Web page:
Learning from Experience

Perspectives on Poverty Reduction Strategies from Four Developing Countries

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Learning from Experience explores how the Poverty Reduction Strategy Initiative (PRSI) process is working, as seen from the perspective of four recipient countries. This initiative of the World Bank and IMF was introduced in 1999, with the aim of making aid more effective. It has been implemented in over forty low-income countries. Support for it from international institutions, donors and others, has ranged from enthusiastic to hostile.

The four country studies in this volume, from Tanzania, Ghana, Malawi and Bangladesh, consider the PRSI process under six headings: design of the strategy; the extent of country ownership and how to strengthen it; implementation; accountability; alignment of development partner support; and improving donor practices and procedures and cutting transactions costs.

Learning from Experience presents the effects of the PRSI process as they are experienced from recipient countries themselves, and will help international and national economic planners improve the way in which future Poverty Reduction Strategy plans are developed and implemented.



Monitoring Donor Support for the Poverty Reduction Strategy in Bangladesh: Rethinking the Rules of Engagement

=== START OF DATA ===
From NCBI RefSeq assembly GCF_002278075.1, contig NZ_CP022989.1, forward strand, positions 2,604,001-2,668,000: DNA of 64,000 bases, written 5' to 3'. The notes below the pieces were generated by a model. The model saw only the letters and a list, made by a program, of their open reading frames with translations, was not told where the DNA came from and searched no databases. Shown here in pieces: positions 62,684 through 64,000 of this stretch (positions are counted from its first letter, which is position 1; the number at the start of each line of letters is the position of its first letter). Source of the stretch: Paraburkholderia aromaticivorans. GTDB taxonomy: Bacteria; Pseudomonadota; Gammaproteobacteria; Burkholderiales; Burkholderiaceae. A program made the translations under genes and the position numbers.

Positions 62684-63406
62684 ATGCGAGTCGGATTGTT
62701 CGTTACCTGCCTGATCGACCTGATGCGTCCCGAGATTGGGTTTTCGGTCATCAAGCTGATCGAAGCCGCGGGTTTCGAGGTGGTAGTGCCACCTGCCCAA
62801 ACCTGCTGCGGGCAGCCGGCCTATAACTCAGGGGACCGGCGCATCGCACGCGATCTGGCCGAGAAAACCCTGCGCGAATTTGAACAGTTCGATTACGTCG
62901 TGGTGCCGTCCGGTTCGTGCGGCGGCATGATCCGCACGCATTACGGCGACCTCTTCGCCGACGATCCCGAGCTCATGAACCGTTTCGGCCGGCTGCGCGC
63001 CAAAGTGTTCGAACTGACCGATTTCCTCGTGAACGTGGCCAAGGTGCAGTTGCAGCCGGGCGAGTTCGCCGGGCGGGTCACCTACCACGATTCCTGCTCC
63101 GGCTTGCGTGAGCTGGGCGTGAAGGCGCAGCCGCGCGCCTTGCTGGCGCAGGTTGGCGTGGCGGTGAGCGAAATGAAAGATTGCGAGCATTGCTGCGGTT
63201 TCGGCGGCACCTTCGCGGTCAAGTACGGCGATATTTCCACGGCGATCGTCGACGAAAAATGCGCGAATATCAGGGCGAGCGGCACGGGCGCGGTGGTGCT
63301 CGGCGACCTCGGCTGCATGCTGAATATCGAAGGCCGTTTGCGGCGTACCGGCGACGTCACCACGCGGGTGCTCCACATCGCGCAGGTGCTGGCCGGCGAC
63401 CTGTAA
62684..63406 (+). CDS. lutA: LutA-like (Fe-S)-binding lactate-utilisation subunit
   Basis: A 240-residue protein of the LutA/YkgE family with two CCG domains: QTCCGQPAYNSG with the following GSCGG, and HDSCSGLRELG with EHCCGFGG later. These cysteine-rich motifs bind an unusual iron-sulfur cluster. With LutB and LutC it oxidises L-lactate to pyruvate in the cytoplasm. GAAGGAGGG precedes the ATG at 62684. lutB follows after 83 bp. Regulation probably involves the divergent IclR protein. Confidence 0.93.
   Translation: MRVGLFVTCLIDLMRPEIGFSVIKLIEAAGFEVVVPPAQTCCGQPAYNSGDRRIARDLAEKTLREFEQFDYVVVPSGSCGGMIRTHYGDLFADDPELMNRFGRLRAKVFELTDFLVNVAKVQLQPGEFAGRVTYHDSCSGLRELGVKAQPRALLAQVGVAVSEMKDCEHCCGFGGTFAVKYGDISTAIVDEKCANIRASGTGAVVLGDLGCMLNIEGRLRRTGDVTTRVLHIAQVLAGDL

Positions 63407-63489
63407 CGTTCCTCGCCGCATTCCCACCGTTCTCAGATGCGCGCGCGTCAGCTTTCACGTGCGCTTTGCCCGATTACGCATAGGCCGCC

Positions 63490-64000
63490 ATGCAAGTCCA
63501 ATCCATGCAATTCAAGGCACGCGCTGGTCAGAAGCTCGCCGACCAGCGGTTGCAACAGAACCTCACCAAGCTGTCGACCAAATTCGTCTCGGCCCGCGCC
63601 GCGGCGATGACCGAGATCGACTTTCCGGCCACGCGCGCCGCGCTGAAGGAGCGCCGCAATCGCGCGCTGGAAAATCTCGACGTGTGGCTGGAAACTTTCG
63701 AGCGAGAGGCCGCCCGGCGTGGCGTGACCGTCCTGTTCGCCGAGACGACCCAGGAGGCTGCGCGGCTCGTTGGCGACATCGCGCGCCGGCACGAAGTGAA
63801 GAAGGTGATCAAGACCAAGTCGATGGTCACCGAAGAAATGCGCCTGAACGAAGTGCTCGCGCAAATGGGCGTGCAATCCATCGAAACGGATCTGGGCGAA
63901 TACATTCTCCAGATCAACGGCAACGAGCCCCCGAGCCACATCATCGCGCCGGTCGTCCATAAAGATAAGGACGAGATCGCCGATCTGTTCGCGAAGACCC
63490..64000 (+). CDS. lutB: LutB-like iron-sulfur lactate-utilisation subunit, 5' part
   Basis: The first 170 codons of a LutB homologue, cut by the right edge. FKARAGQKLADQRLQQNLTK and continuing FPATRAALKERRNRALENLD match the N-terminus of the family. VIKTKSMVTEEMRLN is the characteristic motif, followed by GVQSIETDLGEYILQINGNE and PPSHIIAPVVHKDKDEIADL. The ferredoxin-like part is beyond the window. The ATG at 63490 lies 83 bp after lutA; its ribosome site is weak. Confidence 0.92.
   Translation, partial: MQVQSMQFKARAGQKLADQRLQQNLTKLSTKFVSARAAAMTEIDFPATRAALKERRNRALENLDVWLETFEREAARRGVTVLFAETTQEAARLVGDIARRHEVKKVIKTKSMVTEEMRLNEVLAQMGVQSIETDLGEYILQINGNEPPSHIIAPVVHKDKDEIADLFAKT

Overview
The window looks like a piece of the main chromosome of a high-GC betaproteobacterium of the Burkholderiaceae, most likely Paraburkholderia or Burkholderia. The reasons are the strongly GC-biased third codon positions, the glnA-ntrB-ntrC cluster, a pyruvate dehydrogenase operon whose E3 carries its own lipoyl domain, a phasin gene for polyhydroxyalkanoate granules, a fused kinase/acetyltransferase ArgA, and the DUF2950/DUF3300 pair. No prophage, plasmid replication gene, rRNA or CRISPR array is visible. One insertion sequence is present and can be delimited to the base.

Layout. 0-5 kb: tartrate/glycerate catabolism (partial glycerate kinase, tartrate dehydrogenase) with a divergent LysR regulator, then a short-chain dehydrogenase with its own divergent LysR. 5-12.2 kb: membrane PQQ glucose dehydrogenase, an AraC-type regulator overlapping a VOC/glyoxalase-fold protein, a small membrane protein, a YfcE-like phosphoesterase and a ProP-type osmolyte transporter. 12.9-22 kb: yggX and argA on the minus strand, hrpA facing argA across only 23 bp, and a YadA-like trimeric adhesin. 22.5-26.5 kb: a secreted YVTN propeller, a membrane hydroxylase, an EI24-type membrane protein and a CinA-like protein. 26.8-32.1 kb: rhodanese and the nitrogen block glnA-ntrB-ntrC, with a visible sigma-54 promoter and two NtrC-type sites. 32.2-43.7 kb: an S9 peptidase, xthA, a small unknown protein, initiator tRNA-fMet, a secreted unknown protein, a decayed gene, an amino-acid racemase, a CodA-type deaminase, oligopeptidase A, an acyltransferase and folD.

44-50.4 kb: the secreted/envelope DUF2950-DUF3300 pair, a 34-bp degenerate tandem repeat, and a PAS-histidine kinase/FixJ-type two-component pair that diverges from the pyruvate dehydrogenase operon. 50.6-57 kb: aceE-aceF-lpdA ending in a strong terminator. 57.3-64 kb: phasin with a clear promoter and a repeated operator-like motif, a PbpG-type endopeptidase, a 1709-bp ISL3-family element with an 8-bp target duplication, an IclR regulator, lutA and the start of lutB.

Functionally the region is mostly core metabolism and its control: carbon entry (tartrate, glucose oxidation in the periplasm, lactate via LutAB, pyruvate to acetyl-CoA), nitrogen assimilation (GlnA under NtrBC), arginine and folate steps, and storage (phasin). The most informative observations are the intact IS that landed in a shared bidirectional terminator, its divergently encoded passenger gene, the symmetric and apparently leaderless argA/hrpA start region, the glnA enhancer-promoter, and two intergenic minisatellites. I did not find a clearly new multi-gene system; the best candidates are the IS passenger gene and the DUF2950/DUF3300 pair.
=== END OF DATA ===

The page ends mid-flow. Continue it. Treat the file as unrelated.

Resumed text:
The process of preparing a Poverty Reduction Strategy Paper (PRSP) was undertaken seriously in Bangladesh after a new government with a strong parliamentary majority was elected in October 2001. An interim PRSP (I-PRSP) entitled ‘A national strategy for economic growth, poverty reduction and social development’ was finalised in March 2003 (Government of Bangladesh [GOB], 2003). Earlier, an initial draft of the I-PRSP had been made available for discussions with various stakeholders including Bangladesh’s development partners2 . A much more extensive process of consultations was involved in moving from the I-PRSP to the full PRSP, a draft of which was produced in December 2004. Further rounds of consultations followed and the final version of the PRSP, entitled ‘Unlocking the potential: national strategy for accelerated poverty reduction’ was produced in October 2005 (GOB, 2005).


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